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Collection Number: 05338-z

Collection Title: William Porter Letters, 1861

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Size 9 items
Abstract William Porter of Swannanoa, N.C., was a soldier in the 1st North Carolina Infantry Regiment (North Carolina Volunteers) in the Confederate Army. The collection is nine letters, May-August 1861, the majority of which were written by William Porter from Raleigh, N.C., and Yorktown, Va., to his brother John Porter in Swannanoa, describing the early days of the Civil War. Letters discuss mutual friends; troop numbers and weapons; a rumor of drunkenness in the regiment in Raleigh (5 June 1861); a skirmish outside Yorktown; the Battle of Rich Mountain (Laurel Hill) and the 1st Battle of Bull Run (Manassas Gap); rumors of fighting in Wisconsin and great Confederate victories there; sickness in the camp, including measles and fever. A letter of 27 June 1861 from John Porter in Swannanoa to William Porter discusses the harvest in great detail.
Creator Porter, William, fl. 1861.
Language English
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Restrictions to Access
No restrictions. Open for research.
Copyright Notice
Copyright is retained by the authors of items in these papers, or their descendants, as stipulated by United States copyright law.
Preferred Citation
[Identification of item], in the William Porter Letters #5338-z, Southern Historical Collection, The Wilson Library, University of North Carolina at Chapel Hill.
Acquisitions Information
Received from the Presbyterian Historical Society of Montreat, N.C., in 2007 (Acc. 100699).
Sensitive Materials Statement
Manuscript collections and archival records may contain materials with sensitive or confidential information that is protected under federal or state right to privacy laws and regulations, the North Carolina Public Records Act (N.C.G.S. § 132 1 et seq.), and Article 7 of the North Carolina State Personnel Act (Privacy of State Employee Personnel Records, N.C.G.S. § 126-22 et seq.). Researchers are advised that the disclosure of certain information pertaining to identifiable living individuals represented in this collection without the consent of those individuals may have legal ramifications (e.g., a cause of action under common law for invasion of privacy may arise if facts concerning an individual's private life are published that would be deemed highly offensive to a reasonable person) for which the University of North Carolina at Chapel Hill assumes no responsibility.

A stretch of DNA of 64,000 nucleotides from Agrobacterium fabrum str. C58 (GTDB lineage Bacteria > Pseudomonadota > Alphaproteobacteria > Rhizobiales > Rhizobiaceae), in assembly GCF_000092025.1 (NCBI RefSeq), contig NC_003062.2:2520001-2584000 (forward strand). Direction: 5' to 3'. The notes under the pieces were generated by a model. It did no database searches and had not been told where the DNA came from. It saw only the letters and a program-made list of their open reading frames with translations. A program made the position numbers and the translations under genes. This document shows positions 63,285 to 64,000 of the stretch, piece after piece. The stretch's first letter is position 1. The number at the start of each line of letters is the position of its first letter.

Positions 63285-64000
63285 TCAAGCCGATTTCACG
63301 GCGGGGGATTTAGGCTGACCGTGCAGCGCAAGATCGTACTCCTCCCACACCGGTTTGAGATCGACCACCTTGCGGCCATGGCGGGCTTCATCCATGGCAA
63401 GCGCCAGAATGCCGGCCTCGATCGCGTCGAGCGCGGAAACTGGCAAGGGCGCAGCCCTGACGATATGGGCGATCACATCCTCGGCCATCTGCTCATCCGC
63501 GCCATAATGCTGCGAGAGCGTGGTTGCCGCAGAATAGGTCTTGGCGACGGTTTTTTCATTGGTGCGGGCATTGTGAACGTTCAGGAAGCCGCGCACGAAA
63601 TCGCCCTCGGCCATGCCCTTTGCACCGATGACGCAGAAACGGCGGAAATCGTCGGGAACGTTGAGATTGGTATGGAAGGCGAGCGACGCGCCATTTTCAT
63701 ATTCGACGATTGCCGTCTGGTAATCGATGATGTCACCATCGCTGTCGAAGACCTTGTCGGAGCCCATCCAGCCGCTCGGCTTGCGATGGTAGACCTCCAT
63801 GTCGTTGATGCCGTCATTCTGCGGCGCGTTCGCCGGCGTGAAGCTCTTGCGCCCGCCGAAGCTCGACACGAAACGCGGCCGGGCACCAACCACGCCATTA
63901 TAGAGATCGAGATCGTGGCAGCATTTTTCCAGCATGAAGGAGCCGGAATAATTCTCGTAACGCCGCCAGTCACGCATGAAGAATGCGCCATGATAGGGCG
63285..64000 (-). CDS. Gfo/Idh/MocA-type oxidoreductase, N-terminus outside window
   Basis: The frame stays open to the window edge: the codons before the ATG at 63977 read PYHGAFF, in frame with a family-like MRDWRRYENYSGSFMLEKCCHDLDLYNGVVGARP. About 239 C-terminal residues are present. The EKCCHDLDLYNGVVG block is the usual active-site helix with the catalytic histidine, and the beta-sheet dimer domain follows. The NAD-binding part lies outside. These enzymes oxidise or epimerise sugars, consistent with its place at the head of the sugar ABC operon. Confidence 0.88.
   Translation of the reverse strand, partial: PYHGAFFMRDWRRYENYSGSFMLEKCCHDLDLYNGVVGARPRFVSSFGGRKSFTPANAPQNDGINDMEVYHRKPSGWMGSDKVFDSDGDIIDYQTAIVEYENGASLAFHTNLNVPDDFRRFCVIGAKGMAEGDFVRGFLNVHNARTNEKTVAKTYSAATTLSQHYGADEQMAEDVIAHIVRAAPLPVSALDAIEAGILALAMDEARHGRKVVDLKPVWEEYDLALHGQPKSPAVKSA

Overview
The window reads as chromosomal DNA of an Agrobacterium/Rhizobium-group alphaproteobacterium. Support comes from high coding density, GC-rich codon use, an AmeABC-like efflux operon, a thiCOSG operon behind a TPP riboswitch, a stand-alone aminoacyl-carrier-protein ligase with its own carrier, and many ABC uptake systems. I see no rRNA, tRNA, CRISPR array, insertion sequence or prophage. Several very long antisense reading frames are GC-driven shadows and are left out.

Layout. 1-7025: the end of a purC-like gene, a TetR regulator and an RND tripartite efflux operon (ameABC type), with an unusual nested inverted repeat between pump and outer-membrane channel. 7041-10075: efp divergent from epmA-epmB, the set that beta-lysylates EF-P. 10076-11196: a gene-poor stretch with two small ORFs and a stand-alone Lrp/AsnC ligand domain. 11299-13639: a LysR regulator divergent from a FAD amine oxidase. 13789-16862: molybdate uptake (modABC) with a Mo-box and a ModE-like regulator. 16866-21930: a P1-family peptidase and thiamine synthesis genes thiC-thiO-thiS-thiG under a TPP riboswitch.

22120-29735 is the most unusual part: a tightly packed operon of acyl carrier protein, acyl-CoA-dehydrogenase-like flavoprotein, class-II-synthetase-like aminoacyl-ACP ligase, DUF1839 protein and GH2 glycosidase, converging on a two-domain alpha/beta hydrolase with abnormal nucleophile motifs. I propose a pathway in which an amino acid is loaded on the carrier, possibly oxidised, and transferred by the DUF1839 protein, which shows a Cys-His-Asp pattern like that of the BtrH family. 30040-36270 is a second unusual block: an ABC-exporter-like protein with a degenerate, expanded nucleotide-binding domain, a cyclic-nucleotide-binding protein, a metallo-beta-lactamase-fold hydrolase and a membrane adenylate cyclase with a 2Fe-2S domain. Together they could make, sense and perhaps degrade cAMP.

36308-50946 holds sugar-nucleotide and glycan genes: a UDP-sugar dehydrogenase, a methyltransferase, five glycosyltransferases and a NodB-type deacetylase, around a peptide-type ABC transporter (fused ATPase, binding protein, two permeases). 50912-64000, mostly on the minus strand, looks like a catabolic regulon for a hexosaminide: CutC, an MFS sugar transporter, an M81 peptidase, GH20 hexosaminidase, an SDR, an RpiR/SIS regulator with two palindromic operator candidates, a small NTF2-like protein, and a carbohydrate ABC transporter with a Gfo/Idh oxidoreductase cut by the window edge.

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The following terms from Library of Congress Subject Headings suggest topics, persons, geography, etc. interspersed through the entire collection; the terms do not usually represent discrete and easily identifiable portions of the collection--such as folders or items.

Clicking on a subject heading below will take you into the University Library's online catalog.

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William Porter of Swannanoa, N.C., was as a soldier in the 1st North Carolina Infantry Regiment (North Carolina Volunteers) during the Civil War.

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The collection is nine letters, May-August 1861, chiefly from William Porter, serving with the 1st North Carolina Infantry Regiment (North Carolina Volunteers) during the Civil War, to his brother John Porter in Swannanoa, N.C. Of the nine letters, seven were written by Porter to his brother in Swannanoa, N.C. One letter was written by Porter to a friend, and one was written by John Porter to William Porter. Porter was stationed in Raleigh, N.C., at the time of the first two letters, both written in May 1861. The remainder of the letters by William Porter are written from Yorktown, Va., with the exception of one written from Bethel Church, Va.

Many letters discuss mutual friends and their health. Porter mentioned troop numbers and weapons several times. He denied a rumor of drunkenness among his regiment in Raleigh in the 5 June 1861 letter. Three letters from Porter discuss fighting: the 9 June 1861 letter details a skirmish that occurred outside Yorktown in which he fought; the 21 July 1861 letter discusses the Battle of Rich Mountain (Laurel Hill) and the 1st Battle of Bull Run (Manassas Gap) at length, although this letter may be misdated, since the battle of Manassas Gap occurred several days after 21 July 1861. Porter gave his view of why the Confederacy lost at Laurel Hill and mentioned the generals involved in the battle. The 26 July 1861 letter to a friend again mentions the battle of Manassas Gap, discussing the rumored number of troops killed and captured on both sides. The 22 August 1861 letter briefly mentions rumors of fighting in Wisconsin and great Confederate victories there.

Sickness and death among the troops are frequent topics of Porter's last three letters, written July-August 1861. On 21 July 1861, he talked about sickness in the camp, including measles and fever. On 26 July 1861, he discussed one of the first deaths in the company due to sickness. On 22 August 1861, he reported that half the company was sick and unable to report for duty, and that a great many were dying. The 27 June 1861 letter from John Porter in Swannanoa, N.C., to William Porter discusses the harvest in great detail.

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Contents list

expand/collapse Expand/collapse Letters, 4 May 1861-22 August 1861.

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Processing Information

Processed by: Joyce Chapman, October 2007

Encoded by: Joyce Chapman, October 2007

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